Answers to Chapter 7. Radiations and Telescopes
In lieu of an abstract, here is a brief excerpt of the content:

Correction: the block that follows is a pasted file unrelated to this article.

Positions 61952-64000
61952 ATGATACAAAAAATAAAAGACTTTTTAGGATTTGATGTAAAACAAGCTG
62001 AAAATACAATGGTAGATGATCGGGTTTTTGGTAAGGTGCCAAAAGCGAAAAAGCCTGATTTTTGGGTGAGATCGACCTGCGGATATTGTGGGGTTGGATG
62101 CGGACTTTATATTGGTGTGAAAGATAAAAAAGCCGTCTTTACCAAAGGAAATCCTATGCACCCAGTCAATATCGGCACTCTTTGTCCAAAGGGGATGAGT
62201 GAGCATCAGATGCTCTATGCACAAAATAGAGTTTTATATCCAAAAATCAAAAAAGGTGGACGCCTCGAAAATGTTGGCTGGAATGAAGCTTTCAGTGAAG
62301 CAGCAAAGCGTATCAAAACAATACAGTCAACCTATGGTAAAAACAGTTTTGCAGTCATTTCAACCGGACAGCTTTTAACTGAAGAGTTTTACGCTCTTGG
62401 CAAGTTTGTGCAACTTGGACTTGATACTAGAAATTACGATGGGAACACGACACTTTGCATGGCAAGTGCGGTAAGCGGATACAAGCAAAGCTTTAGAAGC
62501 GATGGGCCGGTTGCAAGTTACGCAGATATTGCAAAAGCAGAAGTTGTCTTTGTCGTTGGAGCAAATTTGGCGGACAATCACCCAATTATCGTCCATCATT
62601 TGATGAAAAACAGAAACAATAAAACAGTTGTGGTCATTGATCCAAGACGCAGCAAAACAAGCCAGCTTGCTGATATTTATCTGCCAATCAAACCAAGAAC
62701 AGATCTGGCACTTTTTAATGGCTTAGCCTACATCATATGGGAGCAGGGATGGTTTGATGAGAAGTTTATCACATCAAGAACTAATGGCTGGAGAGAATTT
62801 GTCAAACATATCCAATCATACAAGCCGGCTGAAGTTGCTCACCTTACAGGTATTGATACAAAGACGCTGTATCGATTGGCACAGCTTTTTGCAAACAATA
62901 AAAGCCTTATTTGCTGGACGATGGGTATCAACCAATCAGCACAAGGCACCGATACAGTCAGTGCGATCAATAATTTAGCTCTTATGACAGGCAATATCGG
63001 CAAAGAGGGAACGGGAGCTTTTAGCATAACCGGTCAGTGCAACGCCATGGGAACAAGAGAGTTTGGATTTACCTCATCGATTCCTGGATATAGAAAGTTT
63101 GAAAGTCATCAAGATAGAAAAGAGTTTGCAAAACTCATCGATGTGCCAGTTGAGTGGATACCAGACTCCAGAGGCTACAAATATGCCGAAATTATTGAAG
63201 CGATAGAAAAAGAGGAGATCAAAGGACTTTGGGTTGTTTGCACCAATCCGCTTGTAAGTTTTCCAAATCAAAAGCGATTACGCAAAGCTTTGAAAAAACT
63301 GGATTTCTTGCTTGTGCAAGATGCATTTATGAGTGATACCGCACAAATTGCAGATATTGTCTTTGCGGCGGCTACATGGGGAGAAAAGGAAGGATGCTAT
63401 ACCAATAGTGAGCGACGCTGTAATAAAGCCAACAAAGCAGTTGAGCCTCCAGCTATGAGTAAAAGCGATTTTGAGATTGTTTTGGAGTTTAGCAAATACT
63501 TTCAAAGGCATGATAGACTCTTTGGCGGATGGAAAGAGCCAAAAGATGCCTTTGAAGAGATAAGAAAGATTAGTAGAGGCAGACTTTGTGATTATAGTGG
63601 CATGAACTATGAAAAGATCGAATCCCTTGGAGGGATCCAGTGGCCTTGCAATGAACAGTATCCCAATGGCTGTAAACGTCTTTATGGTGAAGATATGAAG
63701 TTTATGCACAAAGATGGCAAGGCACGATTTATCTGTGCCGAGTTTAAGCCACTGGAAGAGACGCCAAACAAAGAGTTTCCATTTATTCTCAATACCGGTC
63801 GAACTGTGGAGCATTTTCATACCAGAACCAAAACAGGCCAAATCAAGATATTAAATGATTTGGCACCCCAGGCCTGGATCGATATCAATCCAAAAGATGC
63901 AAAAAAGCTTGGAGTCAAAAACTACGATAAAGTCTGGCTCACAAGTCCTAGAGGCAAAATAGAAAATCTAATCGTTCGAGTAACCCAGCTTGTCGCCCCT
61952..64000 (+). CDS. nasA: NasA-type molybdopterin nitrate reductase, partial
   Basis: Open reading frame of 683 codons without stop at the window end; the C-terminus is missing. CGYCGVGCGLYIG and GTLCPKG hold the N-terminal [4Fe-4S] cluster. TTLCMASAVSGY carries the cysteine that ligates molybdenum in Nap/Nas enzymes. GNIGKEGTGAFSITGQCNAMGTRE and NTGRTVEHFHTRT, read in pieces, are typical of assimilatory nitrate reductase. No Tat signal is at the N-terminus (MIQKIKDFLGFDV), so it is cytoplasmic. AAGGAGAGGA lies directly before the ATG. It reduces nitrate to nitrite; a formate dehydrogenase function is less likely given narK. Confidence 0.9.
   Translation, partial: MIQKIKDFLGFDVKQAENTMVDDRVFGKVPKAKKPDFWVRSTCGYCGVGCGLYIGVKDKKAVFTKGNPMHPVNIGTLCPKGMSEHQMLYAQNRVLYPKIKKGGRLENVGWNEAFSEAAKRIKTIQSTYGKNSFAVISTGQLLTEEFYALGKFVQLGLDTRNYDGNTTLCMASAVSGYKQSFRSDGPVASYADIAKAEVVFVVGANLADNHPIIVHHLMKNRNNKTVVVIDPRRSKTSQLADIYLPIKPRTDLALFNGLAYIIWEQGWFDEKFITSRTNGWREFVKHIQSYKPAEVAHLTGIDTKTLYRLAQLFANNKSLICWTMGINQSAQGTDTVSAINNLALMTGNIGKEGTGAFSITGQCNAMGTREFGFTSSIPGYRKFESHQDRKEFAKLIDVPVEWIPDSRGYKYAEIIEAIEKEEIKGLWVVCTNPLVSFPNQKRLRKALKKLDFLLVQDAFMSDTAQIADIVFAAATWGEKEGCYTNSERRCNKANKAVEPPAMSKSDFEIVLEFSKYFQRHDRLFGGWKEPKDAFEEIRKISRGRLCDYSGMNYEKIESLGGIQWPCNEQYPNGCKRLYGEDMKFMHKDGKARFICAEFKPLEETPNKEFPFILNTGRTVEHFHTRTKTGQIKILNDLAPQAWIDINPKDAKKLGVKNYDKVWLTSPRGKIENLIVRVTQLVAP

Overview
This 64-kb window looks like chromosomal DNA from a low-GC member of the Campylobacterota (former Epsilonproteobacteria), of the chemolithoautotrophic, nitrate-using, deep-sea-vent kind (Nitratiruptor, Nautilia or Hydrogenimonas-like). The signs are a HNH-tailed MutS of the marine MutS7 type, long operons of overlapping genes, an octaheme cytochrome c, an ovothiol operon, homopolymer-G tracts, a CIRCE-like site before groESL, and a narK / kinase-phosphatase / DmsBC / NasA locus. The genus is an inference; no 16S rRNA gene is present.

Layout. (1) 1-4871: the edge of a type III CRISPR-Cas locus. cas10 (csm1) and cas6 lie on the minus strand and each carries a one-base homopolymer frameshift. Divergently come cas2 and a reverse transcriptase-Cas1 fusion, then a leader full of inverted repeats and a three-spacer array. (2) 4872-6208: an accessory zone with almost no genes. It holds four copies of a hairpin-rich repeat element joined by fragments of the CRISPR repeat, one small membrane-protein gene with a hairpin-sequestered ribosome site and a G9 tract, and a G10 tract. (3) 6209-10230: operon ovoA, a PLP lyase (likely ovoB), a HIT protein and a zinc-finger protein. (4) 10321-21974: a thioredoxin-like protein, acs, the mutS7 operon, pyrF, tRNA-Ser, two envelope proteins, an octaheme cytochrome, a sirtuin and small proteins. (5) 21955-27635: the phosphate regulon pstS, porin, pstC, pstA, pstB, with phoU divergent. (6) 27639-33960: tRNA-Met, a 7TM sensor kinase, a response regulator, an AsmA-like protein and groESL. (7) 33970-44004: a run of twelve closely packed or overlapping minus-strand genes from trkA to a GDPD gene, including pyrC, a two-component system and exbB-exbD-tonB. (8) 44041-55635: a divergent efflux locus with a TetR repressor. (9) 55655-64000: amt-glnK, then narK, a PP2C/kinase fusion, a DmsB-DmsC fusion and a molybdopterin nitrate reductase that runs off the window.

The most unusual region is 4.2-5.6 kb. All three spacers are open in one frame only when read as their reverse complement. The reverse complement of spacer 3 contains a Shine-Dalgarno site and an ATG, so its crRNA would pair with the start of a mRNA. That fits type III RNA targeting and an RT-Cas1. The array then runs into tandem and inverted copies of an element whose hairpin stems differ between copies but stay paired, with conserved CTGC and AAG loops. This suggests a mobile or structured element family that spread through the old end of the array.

ANSWERS TO CHAPTER 7 Radiations and Telescopes 809. (d) Gamma ray. 810. (c) Cosmic ray. (False) 811. Positively charged atomic nuclei (protons and the nuclei of helium and heavier elements) plus a minor admixture of electrons all having high energies, characteristically several billions of electron volts. Cosmic rays are present throughout the solar system and presumably throughout the universe. The processes by which they are accelerated to such high energies are thought to occur in supernova and in interstellar space. 812. (b) Roemer. 813. In its annual orbit around the Sun, the Earth alternately moves toward Jupiter and away from it. When the Earth is approaching Jupiter, the apparent orbital period of a Jovian satellite-as measured for example by the interval between successive occultations by the planet's disc-is less than its true sidereal period. The reason is that as the Earth-Jupiter distance decreases, the 233 234 / Radiations and Telescopes light signal requires a lesser time to reach the Earth than if the Earth-Jupiter distance were constant. About six months later the situation is reversed and the apparent period is greater than the true period. The magnitude of this effect yields a measurement of the speed of light in terms of the speed of the Earth relative to Jupiter. It is, of course, desirable to cumulate the effect over many orbits in order to improve the accuracy of the determination. 814. (c) Finite speed oflight. 815. During the period of revolution of 10 (152,880 s) the Earth moves 4.59 X 106 km closer to Jupiter. An observer on the Earth notes that the interval between successive occurrences of a particular event in the orbit of 10 (e.g., occultation by the planet) is 4.59 x 106/300,000 = 15.3 s less than expected. Thus, the apparent period of revolution of 10 is less than its true value by this amount. The effect is of opposite algebraic sign about six months later (d. answer to problem 813). 816. 300,000 km s-1 (= 186,000 miles s-1 ). 817.• The straightforward conceptual method for measuring the speed of light c is as follows. Emit a brief pulse of light at the focal point of a lens or mirror so that the resulting parallel beam is directed to a plane mirror at distance D. Then by means of a photocell, detect the reflected pulse, measure the lapse of time ~t between emission and return of the pulse, and calculate the ratio c = 2D/~t. The experimental difficulty of making a precision determination of c by this method is suggested by the fact that with D = 150 meters, for example, ~t is about 1 microsecond. To obtain five significant figure precision, ~t must be measured to a precision of ± 1 X 10-11 second. Radiations and Telescopes / 235 • The most successful classical method of measuring c, notably by Michelson, employed a constant light source, a rotating multi-sided mirror as the effective time base, a distance D ~ 35 km, and a measurement of the consequent deflection of the focussed return beam that resulted from the rotation of the mirror during the lapse of time dt. • Modern indirect methods give the presently accepted value, c = 2.99792456(2) X 105 km s-l. 818. 499 seconds or 8.32 minutes. 819. 63,200 AU per light year. 820. The Earth travels 211" AU per year. Therefore, the speed of light is about 10,000 times the orbital speed of the Earth. 821. The intensity varies inversely as the square of the distance. 822. 1,600 times as great as at Pluto. 823. 900 times as great as at Neptune. 824. 27/1. 825. 27 meters diameter. 826. 55 meters diameter. 827. 1/16. 828. lOA times brighter than at the Earth. 236 / Radiations and Telescopes 829. The Pioneer 10 instruments are powered by four radioisotope terminal generators which derive electrical power from the decay products of plutonium 238. This electrical power is converted to heat. Also there are several smaller plutonium sources used for heaters at particular points in the spacecraft. Hence, the temperatures of all elements of the spacecraft are nearly independent of sunlight at its great distance from the Sun. 830. (a) The amount of sunlight that it absorbs. 831. About 2.7 degrees Kelvin. 832. 87 km s-1. 833. (c) Assumes that the speed of light is independent of the relative motion of the source and the observer. 834. (d) The laws...